Archive | June, 2010

Laugh Track

28 Jun

Whine: I just finished my yearly summer gig (It pays! Can you believe it??). Which means that the two weeks I spent waking the kids up and shipping them off to various babysitters was just enough to train their little bodies to be up and at ’em right at 6:15am. I like money as much as the next gal, but I’m not sure it was worth if they keep this up.

Cheese: You get a whole lot done when you start your day before Matt Lauer has even had his coffee.

Did you ever see the episode of [insert name of favorite sitcom] where [insert name of male character] had two dates in one night? Somehow this lovable goofball [I’m imagining Kirk Cameron as a young Mike Seaver here, although my extensive archival research did not produce evidence of said Growing Pains episode] had managed to get himself in quite a pickle, with one lovely girl waiting for him at the table of the Italian restaurant and the other standing by the punch table at the school dance. The camera cuts to Mike Seaver [or whoever] changing his tie and pocket square as he runs back and forth between venues, trying to call the right girl by the right name, often with the assistance of [insert name of awkward yet loyal best friend].

I always hated the two-dates-in-one-night episode. First, because I really hate tension. And what’s more tense than two angry girls in 80s shoulder pad dresses sparring over the adorable yet slightly-chagrined leading man? But I also hated those episodes because they were just. so. unrealistic. Nobody pulls off being in two places at once. Ever. Not even for the thirty (twenty-two without commercials) minutes of a sitcom. But apparently the live studio audience always bought it hook, line and sinker because they laughed with every close call and pratfall.

I live my life now trapped in a sitcom cliche.

Except for instead of two dates in one night, I’ve got three kids and one me. I run back and forth from room to room, putting out fires. Some are figurative.  Big Sis is in my bed in timeout for dishing out some unauthorized Swift Justice on Lil’ Sis. I turn on World Cup Soccer just to make the consequences that much more severe. I call it punishment by vuvuzela*. Lil’ Sis is sitting in the empty bathtub waiting for me to finish cleaning up the “oops I forgot I don’t wear diapers anymore” spot from the hall rug and come hose her down. All the while, Brother Bear lays screaming  in his bed as if his toenails are being ripped off by a hungry troll. Which is only partly true; I fed the troll this morning.

Scenes like this litter the sitcom of my life. Running back and forth, trying to remember whose name is whose and where exactly I was going in the first place and why there’s a bag of cheese under the pile of unopened mail. Except there’s no laugh track. And all the time I spend cleaning up bodily fluids in real life would be conveniently edited into a thirty-second montage complete with quirky background music. Good grief what I wouldn’t give for some quirky background music. The laugh track I can live without because cleaning up pee is never as funny in the moment.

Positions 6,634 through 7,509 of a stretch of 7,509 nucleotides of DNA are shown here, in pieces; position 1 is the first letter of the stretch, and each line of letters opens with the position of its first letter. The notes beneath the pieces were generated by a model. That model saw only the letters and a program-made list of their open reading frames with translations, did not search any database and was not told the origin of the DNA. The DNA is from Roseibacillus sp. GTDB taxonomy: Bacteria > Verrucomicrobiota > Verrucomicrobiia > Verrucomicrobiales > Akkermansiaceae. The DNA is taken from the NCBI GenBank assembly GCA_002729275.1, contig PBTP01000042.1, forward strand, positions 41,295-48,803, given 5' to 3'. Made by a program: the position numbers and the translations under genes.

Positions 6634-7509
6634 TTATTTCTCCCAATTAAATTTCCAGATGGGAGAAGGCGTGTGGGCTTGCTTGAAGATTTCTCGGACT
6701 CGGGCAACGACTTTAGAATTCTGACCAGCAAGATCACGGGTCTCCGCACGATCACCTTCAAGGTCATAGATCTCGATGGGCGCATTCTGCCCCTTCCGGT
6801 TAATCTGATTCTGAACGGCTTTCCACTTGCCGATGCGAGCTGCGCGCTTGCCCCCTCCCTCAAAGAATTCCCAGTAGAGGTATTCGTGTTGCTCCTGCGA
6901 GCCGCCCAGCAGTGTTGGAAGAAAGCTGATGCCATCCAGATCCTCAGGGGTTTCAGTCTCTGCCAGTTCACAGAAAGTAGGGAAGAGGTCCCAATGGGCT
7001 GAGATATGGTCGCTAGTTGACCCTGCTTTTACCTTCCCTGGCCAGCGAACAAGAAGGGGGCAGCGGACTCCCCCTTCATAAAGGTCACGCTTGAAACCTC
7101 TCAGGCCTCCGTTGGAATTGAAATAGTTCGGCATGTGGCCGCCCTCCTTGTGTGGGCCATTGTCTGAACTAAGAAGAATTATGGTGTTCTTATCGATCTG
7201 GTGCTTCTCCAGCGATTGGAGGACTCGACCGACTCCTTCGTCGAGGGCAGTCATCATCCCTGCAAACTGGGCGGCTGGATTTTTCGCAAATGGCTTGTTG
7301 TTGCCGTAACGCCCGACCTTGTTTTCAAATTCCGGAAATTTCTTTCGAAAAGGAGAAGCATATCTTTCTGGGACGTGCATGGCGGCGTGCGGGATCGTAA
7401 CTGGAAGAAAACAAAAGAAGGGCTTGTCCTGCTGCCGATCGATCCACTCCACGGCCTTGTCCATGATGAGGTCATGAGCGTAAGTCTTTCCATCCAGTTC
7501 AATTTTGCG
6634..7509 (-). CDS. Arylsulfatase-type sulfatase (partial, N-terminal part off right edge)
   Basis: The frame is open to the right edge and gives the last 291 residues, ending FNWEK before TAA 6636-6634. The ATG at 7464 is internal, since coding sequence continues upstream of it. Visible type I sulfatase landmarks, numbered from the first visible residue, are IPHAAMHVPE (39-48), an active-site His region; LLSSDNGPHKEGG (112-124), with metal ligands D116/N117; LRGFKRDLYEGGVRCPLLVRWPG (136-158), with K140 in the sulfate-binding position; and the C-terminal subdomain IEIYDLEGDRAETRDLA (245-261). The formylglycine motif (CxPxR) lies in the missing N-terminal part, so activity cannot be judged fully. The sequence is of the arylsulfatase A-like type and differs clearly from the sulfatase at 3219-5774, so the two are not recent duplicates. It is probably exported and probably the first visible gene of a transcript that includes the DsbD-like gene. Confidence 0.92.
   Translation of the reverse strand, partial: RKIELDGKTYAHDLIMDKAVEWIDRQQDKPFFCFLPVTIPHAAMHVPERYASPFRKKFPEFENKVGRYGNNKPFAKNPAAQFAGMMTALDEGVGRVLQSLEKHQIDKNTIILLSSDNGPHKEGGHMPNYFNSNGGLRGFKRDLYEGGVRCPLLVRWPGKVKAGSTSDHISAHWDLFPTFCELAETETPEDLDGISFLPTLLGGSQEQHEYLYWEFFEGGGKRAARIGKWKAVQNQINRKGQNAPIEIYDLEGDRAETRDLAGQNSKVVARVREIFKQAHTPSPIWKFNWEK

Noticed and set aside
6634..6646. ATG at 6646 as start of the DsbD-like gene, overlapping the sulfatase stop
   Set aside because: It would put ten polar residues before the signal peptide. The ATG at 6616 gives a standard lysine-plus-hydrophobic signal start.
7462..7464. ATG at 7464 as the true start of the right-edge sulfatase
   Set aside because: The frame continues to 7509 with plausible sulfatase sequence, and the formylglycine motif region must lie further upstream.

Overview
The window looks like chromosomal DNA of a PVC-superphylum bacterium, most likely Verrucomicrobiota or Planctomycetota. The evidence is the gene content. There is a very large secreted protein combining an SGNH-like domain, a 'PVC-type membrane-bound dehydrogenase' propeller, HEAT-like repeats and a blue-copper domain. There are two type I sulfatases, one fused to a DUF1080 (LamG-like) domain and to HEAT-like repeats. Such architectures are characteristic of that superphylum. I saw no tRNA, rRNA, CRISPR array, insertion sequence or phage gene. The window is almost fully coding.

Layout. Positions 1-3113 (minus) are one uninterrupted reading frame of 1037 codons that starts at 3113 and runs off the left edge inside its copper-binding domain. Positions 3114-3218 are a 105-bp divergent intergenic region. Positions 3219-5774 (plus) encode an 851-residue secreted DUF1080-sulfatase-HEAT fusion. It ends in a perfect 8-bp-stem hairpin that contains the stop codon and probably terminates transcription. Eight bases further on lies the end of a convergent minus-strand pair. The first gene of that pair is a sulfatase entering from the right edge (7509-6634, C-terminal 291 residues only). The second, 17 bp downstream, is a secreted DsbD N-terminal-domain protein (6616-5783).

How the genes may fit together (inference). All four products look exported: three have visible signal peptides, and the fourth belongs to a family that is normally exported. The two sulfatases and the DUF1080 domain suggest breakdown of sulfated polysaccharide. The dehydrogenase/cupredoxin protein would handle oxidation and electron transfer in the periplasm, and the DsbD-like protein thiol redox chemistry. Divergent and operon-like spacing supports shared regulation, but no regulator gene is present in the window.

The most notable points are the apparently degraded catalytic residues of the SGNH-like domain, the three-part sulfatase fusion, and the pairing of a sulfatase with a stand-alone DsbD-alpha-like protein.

But give it a couple of hours (days if it’s a really bad one) and I have edited the whole thing in my head down to what it really was, just a sliver of time in my twenty-two minute episode (I get NO commercial breaks around here) where I lost the numbers game (Kids 3, Mom 0) , sandwiched between the ubiquitous moments of character building and requisite sappy ending. Then I bring it you, my live studio audience, and we can all have a good laugh. I hope.

Mr. Dad reading to his live studio audience.

*Vuvuzela, in case your household calendar does not orbit the local/international sports schedule as mine does, is the sound of thousands of atonal horns being blown without skill like the droning of a stadium filled with tone-deaf bees. Also known as the South African fans at the World Cup. Trust me, it’s torture.

Car Storys: Guest Post by Wren

15 Jun

Whine: I am completely intimidated to write on Sarah’s blog.

Cheese:  I am smiling to myself knowing that the word Storys in the title is driving some of you crazy while simultaneously answering some of your questions about how to write the plural of our last name.

Part of life in the Story household is time in the car.  Driving to see family, to conferences, to see family, to churches, to weddings, to see family, etc. In our world a 3 hour drive is a piece of cake, but you do have to gear up for the 14 hour one to Texas.  But the girls have gotten to be good travelers, and we make it.  When Daphne was a baby, if she really got her wail going, we popped in Janis Joplin, and she stopped.  We figured she appreciated someone else doing the work of expressing her feelings, so she could settle down.

But my two funny stories didn’t happen on long trips. They were in-the-car-around-town moments.  Moments that made me glad I was actually listening instead of what I usually do, which is to just try to tune out the arguments.  And they’re not my favorites because they were sweet moments…really, it’s just because they still make me laugh when I think about them.

So here they are…one for each…because they would complain if the other got attention and they didn’t.  (Daphne actually once asked for a spanking because her friend got one, so she wanted one too.  Ummm…no, not this time, honey.)

We were driving home from a friend’s house, and I heard Alice, who was 2 at the time, say, “Knock ya over…” to Daphne, who was 4.  I almost pulled over the car, thoughts of “You may not talk to your sister that way.  You may not touch her ever…” flowing through my head.  But, by the grace of God, what came out of my mouth, relatively calmly even, was “What are y’all talking about?” “Mommy, I said she’s November and I’m Knockyaover.” “You’re what?” “Knockyaover.” “October?” “Yeah. Knoc-to-ver.”  I was quite relieved that I hadn’t yelled at her. She was right. Daphne’s birthday is in November, and hers is in October. So then I had a desperate urge to teach her to pronounce it correctly, lest she overly relate herself to knocking people over. Because she would probably think that was really fun.